Shipper help needed with HOS, FAST program

Shippers need to become more involved in helping carriers meet the challenges of cross-border shipments in North America. This was the consensus of the fleet representatives attending TMW Systems’ 2003 User Group meeting November 10-12 in Cleveland OH. Without greater shipper involvement, delays could become a serious issue. Several fleet representatives called for new accessorial charges to cover lost productivity in trans-border operations.

Border delays already are a problem, but they could worsen after the first of the year. That’s when the new hours-of-service regulations take effect and the FAST program should be operational at all US-Canada border-crossing points. FAST also will be in place at key US-Mexico border crossings.

FAST stands for Free and Secure Trade and is a harmonized process for shipments of known compliant importers that allows for expedited clearance of trans-border shipments, reduced customs information requirements, and fewer physical inspections of cargo. Any truck using FAST lane processing must be a Customs-Trade Partnership Against Terrorism (C-TPAT)-approved carrier, hauling qualifying product from a C-TPAT-approved manufacturer or importer. In addition, the driver must possess a valid FAST Commercial Driver Card.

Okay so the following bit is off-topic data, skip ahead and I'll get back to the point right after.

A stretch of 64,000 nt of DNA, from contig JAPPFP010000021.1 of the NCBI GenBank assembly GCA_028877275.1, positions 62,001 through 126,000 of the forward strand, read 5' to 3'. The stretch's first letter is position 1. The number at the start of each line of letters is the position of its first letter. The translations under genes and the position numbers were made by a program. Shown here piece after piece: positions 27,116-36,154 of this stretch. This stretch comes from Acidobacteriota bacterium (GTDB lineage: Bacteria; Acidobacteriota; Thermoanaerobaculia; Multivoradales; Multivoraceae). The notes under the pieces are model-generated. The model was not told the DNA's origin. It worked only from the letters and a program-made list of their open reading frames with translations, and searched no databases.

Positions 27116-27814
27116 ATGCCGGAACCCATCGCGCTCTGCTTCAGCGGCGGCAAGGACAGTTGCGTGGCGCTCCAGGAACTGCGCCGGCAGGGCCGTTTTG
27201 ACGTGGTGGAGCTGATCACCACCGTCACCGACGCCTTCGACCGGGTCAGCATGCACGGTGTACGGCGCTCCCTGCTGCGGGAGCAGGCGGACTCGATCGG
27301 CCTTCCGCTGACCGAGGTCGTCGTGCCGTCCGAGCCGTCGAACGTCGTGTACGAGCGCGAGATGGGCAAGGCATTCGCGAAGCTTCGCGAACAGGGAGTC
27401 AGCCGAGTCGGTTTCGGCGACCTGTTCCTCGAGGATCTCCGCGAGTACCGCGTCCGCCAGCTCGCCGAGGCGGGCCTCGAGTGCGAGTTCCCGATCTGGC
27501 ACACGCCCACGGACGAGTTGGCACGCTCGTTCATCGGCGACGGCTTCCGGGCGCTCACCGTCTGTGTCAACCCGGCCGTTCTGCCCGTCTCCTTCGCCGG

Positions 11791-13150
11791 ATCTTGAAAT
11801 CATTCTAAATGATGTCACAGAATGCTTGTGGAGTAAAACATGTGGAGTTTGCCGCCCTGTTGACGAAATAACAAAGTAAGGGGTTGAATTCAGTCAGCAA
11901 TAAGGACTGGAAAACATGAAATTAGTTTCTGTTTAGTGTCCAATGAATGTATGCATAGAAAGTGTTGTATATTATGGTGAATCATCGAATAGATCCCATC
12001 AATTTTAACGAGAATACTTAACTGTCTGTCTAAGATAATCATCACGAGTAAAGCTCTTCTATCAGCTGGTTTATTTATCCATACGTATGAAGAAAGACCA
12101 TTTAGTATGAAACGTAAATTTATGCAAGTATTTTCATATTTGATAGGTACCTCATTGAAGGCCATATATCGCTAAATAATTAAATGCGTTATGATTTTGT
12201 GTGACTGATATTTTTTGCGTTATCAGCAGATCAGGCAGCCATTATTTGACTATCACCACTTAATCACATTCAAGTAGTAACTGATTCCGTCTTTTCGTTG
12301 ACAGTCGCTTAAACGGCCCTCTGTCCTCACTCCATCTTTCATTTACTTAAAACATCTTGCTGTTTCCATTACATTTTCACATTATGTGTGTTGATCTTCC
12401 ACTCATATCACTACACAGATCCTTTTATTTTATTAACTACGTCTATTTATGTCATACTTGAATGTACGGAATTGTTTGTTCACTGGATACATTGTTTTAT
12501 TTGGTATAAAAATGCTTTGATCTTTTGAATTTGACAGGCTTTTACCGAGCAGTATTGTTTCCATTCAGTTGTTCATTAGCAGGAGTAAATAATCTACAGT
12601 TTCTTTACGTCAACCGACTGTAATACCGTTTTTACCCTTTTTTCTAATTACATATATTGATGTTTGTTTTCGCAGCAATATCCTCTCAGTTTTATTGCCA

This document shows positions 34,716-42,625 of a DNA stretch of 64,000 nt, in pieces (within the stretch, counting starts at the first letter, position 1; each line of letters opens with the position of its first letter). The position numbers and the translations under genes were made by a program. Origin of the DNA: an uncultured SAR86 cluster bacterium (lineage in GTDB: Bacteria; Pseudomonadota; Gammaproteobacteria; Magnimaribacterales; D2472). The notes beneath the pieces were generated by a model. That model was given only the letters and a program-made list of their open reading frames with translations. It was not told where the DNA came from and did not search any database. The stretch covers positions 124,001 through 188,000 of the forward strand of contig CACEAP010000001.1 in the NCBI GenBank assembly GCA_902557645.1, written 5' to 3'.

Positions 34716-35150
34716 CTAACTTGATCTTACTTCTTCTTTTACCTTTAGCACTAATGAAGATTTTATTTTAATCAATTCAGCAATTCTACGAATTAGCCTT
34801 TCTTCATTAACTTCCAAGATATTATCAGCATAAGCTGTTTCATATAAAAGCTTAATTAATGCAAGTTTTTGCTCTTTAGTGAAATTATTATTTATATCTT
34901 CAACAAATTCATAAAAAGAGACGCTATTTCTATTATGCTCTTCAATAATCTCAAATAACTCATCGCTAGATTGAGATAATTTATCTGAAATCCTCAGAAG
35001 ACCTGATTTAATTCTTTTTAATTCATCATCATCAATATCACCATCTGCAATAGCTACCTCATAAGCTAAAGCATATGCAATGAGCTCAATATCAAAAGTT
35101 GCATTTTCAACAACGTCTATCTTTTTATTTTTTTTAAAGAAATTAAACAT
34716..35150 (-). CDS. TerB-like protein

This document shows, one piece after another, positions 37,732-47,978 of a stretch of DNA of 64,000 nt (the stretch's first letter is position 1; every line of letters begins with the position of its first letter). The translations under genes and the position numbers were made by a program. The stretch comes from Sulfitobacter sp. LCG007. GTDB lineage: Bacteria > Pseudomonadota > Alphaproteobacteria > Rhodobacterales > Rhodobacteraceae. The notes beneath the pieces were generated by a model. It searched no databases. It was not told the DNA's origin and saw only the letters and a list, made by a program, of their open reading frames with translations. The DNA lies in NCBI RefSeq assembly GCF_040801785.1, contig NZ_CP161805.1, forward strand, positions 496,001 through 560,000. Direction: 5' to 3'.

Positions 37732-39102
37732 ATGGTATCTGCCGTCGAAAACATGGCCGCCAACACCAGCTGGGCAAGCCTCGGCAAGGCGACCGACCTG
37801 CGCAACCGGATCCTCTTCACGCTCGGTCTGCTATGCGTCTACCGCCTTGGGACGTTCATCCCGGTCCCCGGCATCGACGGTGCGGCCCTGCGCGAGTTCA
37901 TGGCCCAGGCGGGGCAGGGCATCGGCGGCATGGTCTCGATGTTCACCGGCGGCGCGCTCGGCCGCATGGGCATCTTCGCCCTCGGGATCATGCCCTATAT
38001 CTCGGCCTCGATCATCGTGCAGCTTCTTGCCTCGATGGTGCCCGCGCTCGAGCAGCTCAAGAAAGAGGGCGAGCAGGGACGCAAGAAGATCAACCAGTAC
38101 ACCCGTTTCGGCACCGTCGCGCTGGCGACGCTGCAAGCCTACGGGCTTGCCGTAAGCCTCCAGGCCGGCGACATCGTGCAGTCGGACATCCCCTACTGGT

The greatest initial impact will be felt at the US-Canada border, according to carrier officials, due to the sheer volume of truck traffic between the two countries. While FAST is designed to expedite border crossings, shipments can be halted or face lengthy delays if any element of the program is missing. Shippers should be handling pre-notification, and carriers warn that four to five-hour delays are likely if paperwork isn’t in order. Bonded loads require a 2-D barcode that must be printed with a laser printer.

The new hours-of-service rules that take effect January 4, 2004 will be an aggravating factor. If a shipment is delayed at the border too long, drivers could run out of hours, and there is little or no flexibility in the new rules. After 14 hours of driving/on-duty time, the driver has to shut down for 10 hours. There is no way around it, short of breaking the law.

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